Farming incomes rise by 41 percent to £5,742m, 2017 estimates show

First estimates for 2017 shows a rise in farming incomes as highest productivity ever is recorded for the sector
First estimates for 2017 shows a rise in farming incomes as highest productivity ever is recorded for the sector

The first estimates for 2017 show total income in farming rose by 41 percent, thanks to increased productivity and higher farm gate prices.

Productivity levels are also estimated to have increased by 2.9% between 2016 and 2017, to the highest level recorded.

Total income from farming is the profit from all UK farms in a calendar year, measuring the return to all businesses for their management, labour and capital invested.

The first estimates by Defra published on Thursday (3 May) show total income from farming rose by £1,683 million from 2016 to 2017 to £5,742 million, an increase of 41%.

The increased productivity recorded in 2017 also shows farmers are producing more with less, which suggests they are using smarter more efficient methods and embracing innovation.

The volume of all outputs increased by 3.6% compared to 2016 whilst the volume of all inputs increased by just 0.7.

A strong harvest in 2017 helped to drive productivity higher for 2017, with a 7.3% increase in the volume of all crops estimated.

Livestock outputs for meat and other products also rose by 1.8% from 2016. More productive farming across all sectors is directly benefitting farmers’ bank balances as the total income from farming per person engaged in entrepreneurial labour in the sector rose by 41% in real terms to £29,794 a year.

Farming Minister George Eustice said applauded the figures: “Estimates show 2017 was a good year for the farming industry, in particular those in the arable and livestock sectors. Whilst the increase in farm gate prices has helped, it’s also encouraging to see signs that productivity is on the up.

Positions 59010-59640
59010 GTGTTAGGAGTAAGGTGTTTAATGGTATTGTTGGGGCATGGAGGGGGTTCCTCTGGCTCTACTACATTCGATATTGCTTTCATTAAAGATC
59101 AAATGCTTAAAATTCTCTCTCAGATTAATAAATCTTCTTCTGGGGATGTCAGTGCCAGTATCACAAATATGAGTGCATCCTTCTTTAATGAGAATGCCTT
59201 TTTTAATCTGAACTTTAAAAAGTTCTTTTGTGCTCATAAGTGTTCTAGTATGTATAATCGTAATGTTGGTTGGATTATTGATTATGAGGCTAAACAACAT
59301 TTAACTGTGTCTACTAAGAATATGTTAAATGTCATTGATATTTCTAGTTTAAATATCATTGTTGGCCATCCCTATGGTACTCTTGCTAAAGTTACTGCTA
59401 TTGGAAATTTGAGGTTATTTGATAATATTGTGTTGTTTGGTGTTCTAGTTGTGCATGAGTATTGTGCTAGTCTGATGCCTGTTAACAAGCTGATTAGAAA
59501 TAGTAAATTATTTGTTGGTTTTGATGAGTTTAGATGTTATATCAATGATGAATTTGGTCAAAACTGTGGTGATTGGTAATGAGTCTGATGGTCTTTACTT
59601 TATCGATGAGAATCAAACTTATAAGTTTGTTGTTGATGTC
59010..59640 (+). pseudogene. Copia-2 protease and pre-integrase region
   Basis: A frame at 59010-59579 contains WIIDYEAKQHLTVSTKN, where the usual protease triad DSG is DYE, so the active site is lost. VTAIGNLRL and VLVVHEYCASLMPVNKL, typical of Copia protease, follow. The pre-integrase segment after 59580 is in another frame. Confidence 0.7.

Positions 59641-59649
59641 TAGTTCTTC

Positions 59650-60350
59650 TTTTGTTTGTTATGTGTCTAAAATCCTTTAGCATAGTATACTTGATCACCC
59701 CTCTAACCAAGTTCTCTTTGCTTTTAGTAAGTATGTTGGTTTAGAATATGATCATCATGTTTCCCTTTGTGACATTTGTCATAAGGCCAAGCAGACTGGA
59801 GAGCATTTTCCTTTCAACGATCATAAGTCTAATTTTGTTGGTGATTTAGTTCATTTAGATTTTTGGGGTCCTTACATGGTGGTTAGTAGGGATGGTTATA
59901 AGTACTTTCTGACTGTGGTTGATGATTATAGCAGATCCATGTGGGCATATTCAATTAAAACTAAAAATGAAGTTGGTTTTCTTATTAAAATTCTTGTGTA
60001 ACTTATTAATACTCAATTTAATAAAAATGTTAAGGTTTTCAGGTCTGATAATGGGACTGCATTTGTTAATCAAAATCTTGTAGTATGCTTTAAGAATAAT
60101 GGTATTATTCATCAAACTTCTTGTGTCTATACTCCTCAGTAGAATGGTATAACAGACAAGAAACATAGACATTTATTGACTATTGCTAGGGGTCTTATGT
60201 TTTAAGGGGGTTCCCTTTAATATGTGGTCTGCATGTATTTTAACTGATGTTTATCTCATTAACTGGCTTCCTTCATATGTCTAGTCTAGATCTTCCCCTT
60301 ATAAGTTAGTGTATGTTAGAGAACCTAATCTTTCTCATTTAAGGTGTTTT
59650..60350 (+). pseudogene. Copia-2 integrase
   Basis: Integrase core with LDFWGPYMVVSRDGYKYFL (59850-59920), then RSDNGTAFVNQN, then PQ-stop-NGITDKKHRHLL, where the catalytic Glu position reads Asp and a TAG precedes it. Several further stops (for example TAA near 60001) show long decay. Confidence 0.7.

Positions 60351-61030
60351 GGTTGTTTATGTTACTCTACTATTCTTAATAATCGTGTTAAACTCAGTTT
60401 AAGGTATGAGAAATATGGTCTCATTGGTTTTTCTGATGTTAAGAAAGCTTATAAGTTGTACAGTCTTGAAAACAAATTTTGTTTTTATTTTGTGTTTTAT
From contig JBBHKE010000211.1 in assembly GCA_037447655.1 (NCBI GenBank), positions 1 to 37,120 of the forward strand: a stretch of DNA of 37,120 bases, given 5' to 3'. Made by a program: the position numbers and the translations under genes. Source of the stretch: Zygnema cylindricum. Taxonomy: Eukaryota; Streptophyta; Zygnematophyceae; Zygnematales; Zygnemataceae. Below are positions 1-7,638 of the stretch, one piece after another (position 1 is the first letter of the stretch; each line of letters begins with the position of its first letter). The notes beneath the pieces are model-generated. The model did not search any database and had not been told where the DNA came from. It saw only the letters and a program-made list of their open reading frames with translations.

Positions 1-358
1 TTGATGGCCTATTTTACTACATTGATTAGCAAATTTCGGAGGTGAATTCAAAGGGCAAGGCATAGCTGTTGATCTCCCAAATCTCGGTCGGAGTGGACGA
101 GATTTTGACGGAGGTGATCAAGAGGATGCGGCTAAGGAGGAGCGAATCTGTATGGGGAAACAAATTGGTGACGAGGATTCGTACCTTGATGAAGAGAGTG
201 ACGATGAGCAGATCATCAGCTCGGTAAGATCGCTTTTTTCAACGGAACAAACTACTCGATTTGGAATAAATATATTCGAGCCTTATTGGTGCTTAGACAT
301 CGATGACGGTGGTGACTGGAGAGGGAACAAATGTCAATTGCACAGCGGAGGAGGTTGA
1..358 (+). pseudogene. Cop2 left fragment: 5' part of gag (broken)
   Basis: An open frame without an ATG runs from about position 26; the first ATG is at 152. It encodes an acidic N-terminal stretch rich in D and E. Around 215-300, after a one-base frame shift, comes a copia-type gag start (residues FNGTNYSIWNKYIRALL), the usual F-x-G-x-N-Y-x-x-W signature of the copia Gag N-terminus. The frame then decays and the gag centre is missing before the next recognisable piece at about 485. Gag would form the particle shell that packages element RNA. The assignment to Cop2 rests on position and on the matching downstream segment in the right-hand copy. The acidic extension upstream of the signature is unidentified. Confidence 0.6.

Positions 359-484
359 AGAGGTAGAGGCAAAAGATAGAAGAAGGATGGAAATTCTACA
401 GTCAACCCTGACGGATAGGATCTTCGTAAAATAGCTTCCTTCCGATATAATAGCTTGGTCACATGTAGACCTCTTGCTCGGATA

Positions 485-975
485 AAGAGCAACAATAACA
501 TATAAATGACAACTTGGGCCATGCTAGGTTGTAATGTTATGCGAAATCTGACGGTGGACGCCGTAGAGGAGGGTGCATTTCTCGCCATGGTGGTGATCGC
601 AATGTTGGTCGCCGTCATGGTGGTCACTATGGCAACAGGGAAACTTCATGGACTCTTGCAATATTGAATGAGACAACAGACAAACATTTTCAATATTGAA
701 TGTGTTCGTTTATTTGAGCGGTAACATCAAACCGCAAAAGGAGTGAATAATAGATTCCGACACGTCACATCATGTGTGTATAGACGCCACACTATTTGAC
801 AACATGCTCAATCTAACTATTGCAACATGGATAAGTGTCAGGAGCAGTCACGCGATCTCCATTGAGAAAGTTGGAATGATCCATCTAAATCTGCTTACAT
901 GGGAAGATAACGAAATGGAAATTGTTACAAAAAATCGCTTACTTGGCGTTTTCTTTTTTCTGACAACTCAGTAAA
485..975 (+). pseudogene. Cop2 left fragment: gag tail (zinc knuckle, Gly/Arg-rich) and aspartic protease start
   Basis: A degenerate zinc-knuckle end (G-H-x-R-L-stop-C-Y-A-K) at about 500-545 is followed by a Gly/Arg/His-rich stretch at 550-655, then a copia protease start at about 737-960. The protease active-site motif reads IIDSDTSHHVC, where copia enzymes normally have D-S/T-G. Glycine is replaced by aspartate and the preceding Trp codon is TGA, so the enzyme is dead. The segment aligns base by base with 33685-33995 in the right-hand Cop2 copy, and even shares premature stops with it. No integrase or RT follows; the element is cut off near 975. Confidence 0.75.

“Farming is a volatile business and individual businesses will face many different challenges in a year, but these estimates show an industry that is ready to make the most of the opportunities leaving the EU will present.”


NFU Deputy President Guy Smith said the figures show positive news for the industry and demonstrates the significant contribution agriculture makes to the wider economy.

However, he said the NFU are concerned whether this performance can be sustained in the years ahead.

“The increased profitability of our sector is particularly good news, as farmers have experienced a full year of higher commodity prices due to the devaluation of the pound which occurred after the EU referendum,” he said.

“It is important to remember that this rise comes after three years of falling profits and margins, and increased price volatility for many across the industry. However, the NFU is concerned whether this performance can be sustained in future years.

“In addition to the effects of the recent wet weather, the cost base of the industry has been rising. Some farm commodity sectors are also witnessing falls from the recent historic highs seen in 2017. Milk price, for example, has fallen nearly 8% in the past three months.

“Lower farm gate prices will feed through to a lower bottom line for 2018 and it would be reckless to draw from these figures that farming is entering a period of sustained profitability.

Mr Smith added: “In order to put farmers in the best position to continue producing food for the nation, this sort of volatility needs to be addressed in future agricultural policies. The NFU believes that with the right government policies, Britain’s farmers can continue this impressive performance.”